The aggressive refocusing — in hindsight, a market inefficiency dutifully exploited — was confirmed by Travis Geisler, the organization’s competition director, during the weeklong buildup to last November’s event.
Both Keselowski and Joey Logano benefited, securing spots in the Championship 4. The brand of speed they displayed in Phoenix — a dominance that launched conspiracy theories from those who didn’t recognize the three fastest 750-horsepower cars all season as eligible for the championship and motivated by a lucrative payout — made the organization-wide focus a worthwhile effort.
It’s obvious Keselowski wants more. That consists of all-around dominance, which includes 550-horsepower tracks. At Homestead, a track fitting that bill, he was the lone Penske driver running inside the top 10 near the conclusion of a race where all four affiliated teams missed on long-run setup. A bizarre pit strategy, a lottery-odds bet on a caution, placed him on pit road with 30 laps to go. The green-flag run continued, making the strategy at a track with 3-second degradation on worn tires less viable by the lap. The result was a 16th-place finish for the car ranked fourth in median lap time.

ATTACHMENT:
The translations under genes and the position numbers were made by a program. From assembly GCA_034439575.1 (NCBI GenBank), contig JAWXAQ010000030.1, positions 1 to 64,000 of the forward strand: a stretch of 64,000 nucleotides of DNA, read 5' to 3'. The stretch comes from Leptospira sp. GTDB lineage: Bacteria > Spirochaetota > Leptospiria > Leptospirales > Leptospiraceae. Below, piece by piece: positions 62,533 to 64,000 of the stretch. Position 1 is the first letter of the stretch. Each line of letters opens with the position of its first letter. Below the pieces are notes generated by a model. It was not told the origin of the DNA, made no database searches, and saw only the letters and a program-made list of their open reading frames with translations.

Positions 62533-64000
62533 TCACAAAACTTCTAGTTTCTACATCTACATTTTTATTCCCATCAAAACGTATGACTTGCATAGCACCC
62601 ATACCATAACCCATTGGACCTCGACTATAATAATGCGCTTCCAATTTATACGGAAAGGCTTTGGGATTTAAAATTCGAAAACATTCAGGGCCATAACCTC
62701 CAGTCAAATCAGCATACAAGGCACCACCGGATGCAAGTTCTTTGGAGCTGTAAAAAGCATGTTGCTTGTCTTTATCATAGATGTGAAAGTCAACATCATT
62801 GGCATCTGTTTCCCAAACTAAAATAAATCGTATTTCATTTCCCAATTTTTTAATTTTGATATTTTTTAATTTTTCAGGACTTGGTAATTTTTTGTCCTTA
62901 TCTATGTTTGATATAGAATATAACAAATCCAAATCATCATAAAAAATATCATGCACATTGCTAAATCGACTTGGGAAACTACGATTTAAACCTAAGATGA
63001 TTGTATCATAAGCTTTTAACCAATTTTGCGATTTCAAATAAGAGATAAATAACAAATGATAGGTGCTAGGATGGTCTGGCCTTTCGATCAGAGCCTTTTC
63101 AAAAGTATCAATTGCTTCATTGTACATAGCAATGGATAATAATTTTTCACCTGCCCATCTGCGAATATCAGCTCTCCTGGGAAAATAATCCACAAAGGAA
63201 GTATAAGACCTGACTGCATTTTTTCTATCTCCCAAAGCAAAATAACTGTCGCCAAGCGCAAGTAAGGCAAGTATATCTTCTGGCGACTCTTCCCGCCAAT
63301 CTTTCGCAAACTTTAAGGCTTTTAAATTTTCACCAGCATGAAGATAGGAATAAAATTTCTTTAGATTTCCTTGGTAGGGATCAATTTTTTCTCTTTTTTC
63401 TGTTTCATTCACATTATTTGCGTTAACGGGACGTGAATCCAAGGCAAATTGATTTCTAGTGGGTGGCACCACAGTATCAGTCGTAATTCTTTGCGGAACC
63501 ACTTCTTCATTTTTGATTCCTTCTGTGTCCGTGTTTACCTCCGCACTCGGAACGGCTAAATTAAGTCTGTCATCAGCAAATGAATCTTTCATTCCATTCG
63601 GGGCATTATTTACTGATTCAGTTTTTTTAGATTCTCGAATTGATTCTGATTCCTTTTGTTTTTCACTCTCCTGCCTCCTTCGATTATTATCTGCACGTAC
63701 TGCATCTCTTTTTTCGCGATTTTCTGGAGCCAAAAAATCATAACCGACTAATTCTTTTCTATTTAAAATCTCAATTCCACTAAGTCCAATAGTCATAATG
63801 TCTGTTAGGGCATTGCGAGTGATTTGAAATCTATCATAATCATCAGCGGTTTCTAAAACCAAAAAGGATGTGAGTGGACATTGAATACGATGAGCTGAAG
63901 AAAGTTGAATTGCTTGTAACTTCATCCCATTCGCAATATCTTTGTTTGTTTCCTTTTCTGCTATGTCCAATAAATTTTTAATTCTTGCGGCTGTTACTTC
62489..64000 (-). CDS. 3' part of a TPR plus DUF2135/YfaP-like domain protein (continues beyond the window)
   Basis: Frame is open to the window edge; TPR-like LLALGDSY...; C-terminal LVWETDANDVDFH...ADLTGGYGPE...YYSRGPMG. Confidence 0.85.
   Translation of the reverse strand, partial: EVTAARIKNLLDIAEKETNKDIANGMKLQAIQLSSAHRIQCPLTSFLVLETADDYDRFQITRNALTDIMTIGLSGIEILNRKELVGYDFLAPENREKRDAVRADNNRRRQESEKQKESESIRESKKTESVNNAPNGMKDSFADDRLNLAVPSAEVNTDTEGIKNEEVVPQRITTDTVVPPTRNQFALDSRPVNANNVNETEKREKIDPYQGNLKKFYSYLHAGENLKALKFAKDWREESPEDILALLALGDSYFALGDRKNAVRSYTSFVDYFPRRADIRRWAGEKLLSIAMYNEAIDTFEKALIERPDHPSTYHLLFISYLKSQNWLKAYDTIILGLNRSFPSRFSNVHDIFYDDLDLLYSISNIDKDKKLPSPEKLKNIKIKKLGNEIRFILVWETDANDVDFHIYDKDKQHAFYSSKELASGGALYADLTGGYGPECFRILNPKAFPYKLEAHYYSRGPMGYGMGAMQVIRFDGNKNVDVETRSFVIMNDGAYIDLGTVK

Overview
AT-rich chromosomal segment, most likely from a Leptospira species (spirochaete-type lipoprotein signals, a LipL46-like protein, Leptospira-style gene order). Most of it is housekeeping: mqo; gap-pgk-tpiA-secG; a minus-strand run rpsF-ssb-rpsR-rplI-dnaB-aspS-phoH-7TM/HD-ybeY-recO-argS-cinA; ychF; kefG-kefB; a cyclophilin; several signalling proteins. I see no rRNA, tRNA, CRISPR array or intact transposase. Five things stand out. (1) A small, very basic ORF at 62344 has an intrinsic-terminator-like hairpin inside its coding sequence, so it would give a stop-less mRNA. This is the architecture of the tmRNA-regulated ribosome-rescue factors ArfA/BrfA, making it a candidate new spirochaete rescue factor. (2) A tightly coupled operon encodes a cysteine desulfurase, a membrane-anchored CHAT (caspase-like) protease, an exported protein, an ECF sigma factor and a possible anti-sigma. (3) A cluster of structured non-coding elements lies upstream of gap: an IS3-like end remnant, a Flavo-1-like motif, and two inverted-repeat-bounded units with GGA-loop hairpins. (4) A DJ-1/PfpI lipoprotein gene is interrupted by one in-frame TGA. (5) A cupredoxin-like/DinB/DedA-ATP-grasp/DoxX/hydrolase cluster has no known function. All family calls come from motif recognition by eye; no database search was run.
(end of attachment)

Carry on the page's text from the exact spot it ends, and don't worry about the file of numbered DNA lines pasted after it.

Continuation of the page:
Last weekend, Penske supplied him a car capable of the second-best median lap time, the fastest flag-to-flag car he’s had on a 1.5-mile facility since NASCAR shifted its biggest tracks to 550 horsepower in early 2019. His effort was relentless, especially on restarts, where he gained 17 positions when restarting from inside the top 14 — the biggest single-race net gain under that parameter by any driver since 2017 — and 27 positions overall, including his 18th-to-eighth haul on lap 185. He finished second to Kyle Larson, but it was a run possibly symbolic of a new, meaningful strength.